Meles also understood that someone like me had a legitimate interest in some of the terrible things that he was doing to his people and to those who believed in the democratic process. Yet he never bristled, never cut the interview short. Nor did he, as others might have done, attempt to deflect me onto his undoubted successes – such as the economic development of rapidly growing Ethiopia. Instead, he successfully tried to impress me with his general intelligence, his leadership skills, his ability to see around corners and protect the Horn of Africa against malevolence, and his careful balancing of the US and China in ways to benefit his regime and his country.

Ethiopia will not readily see his like anytime soon.

Amendment 29/8/12: The term "Galla" was used once in the article as a synonym for Oromo. This term has now been removed as it is derogatory. Think Africa Press apologises for any offence caused.

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Comments

In an otherwise fair piece, though damning Meles with faint praise, Rotberg gratuitously & mistakenly continues the misrepresentation of the Amhara as the root of all misfortune in Ethiopia & needs to do a little reading up on this subject - just about anything by Dr. Pankhurst would be a good place to start.  Another mistake: no one calls the Oromo 'Galla' anymore, not in this century.  The Derg was composed of representatives of all the major ethnicities, Amhara to be sure, but also Gurage, Tigrinya and Oromo - Menghistu, the murderer-in-chief, was/is Oromo.  The blame & the pain was spread widely, amongst all Ethiopia's peoples.  Meles did do a good job of getting the country moving in a good direction though his ethnic federalism, designed to keep the Tigrinya minority in control, could result in future difficulties and should be abandoned. 

1.This characterisation of blaming the Amhara for the problem of the country is an absolute nonsense and very irresponsible.  Myopic communists of the 70s and Tigryans have pushed this line of attack. Sure enough the monarchs might  have mainly of Amhara descent but their conception of power hasn't always been based on ethnicity. If the Amharas were wicked people to have led the country till say 40 years ago by writ or otherwise, what do you make of the minority apartheid the US government so unashamedly supports. 2. May be it is easy to weigh on and glorify a cold blooded tyrant  just after having a few hours of coffee chat. It takes to be at the receiving end of Meles' rule to really  tell who Meles is. 3. You don't get to call the Oromos 'Galla' any more. If you want to write about Ethiopia, read a bit more than Meles has told you.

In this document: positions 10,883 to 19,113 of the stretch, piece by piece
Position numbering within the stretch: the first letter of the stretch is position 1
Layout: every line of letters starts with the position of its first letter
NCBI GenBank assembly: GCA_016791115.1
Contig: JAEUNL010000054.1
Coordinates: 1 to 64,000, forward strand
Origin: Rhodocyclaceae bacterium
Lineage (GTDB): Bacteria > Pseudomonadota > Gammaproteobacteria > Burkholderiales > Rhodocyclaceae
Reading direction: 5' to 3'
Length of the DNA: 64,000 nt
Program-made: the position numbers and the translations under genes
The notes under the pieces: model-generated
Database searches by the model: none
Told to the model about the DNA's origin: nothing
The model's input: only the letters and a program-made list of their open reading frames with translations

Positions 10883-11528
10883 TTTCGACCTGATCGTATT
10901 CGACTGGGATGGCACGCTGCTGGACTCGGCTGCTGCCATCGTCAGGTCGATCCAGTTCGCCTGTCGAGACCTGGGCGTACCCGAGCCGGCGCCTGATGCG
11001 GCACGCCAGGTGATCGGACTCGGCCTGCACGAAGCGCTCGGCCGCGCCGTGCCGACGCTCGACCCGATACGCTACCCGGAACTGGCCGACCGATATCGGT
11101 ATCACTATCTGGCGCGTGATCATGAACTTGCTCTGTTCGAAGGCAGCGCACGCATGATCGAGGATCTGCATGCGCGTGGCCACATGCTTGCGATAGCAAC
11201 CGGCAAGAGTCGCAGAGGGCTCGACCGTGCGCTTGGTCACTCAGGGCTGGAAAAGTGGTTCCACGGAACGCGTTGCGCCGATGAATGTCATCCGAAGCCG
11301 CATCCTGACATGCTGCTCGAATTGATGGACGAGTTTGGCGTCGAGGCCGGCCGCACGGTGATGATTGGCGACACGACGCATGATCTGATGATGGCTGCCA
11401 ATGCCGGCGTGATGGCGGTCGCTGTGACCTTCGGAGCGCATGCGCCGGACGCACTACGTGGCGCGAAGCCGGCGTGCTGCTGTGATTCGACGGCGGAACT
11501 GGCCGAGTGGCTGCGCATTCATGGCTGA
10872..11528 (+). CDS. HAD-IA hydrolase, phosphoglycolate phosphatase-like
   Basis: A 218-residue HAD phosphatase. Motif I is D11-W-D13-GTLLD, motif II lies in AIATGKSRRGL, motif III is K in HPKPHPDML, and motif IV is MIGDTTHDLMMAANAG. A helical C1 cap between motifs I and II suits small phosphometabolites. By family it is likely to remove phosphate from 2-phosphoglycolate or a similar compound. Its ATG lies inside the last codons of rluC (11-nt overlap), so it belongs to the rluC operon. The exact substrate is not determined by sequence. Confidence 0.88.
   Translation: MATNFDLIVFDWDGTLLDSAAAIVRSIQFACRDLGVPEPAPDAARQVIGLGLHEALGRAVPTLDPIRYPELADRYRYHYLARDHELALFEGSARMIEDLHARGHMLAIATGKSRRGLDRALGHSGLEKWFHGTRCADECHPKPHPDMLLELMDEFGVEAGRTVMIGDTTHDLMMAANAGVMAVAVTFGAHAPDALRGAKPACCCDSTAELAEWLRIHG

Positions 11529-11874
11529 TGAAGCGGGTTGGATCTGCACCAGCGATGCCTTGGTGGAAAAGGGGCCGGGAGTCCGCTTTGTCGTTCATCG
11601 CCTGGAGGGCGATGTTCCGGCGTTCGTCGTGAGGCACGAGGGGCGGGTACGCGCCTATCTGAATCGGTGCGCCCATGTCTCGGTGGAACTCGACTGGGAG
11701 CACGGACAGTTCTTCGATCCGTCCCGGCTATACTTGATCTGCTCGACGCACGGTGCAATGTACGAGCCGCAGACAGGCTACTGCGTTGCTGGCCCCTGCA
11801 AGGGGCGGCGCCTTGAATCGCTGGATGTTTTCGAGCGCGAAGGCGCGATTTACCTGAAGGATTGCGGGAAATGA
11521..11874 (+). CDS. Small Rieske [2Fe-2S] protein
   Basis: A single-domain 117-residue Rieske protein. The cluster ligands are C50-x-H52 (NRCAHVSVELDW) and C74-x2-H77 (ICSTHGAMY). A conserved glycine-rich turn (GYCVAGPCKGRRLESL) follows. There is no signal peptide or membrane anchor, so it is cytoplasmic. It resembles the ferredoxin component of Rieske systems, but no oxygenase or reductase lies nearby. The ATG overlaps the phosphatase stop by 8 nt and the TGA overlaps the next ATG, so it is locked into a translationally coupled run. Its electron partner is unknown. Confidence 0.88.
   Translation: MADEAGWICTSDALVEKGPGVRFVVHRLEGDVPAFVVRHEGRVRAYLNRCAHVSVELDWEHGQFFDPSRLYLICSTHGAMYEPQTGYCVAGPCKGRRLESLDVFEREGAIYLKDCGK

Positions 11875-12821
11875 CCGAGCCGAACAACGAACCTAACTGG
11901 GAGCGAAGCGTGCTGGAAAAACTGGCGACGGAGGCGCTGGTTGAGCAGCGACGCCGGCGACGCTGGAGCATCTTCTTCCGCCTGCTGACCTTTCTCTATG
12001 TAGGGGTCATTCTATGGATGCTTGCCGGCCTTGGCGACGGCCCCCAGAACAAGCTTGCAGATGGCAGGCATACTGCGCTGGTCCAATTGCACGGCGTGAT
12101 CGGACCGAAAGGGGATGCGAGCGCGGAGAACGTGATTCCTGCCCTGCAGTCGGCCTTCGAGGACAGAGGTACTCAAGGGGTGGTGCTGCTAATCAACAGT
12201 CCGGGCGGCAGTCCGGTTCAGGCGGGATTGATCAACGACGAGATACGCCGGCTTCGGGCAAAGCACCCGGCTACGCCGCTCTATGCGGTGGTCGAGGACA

For a Harvard professor, too many silly mistakes that show that Mr. Rotberg only has a superficial understanding of Ethiopia and Ethiopian politics.  Using the term "Galla" is like some European editorlizing about US politics and using the term "Negro" to refer to African-Americans. In addition, Amharic is a language.  The Amhara's are an ethnic/lingustic group.  My advice....stick to what you know.

Ethiopians people were not under colonialist in history and they don't go to erase their ancient history
Meles zenawi was supported by donors to succeed what the previous governments failed to do for economic growths.Ethiopians not officially,oil producer.The economic growth takes place among the looters while the nations remain poor and more suffering takes place than the previous government.
Meles was hanged on scam politics so called ethnic federalism which Ethiopians can't tolerate it
The unitary state enforced to drink a poison politics so called ethnic federalism.the previous dictator mengistu was not Amhara tribe , he was from the south west Ethiopia from small and unknown tribe.
The conflict in Ethiopia was due to the dictatorial misrule not due to ethnic conflict Meles Zenawi did all enforcement against the Ethiopian people interest by the power of money , many billion dollars were wast to enforce the will of nations , more than 4 million divorce takes place to achieve ethnic federalism which it was equivalent to worst racism . But the nations still resistant to political scam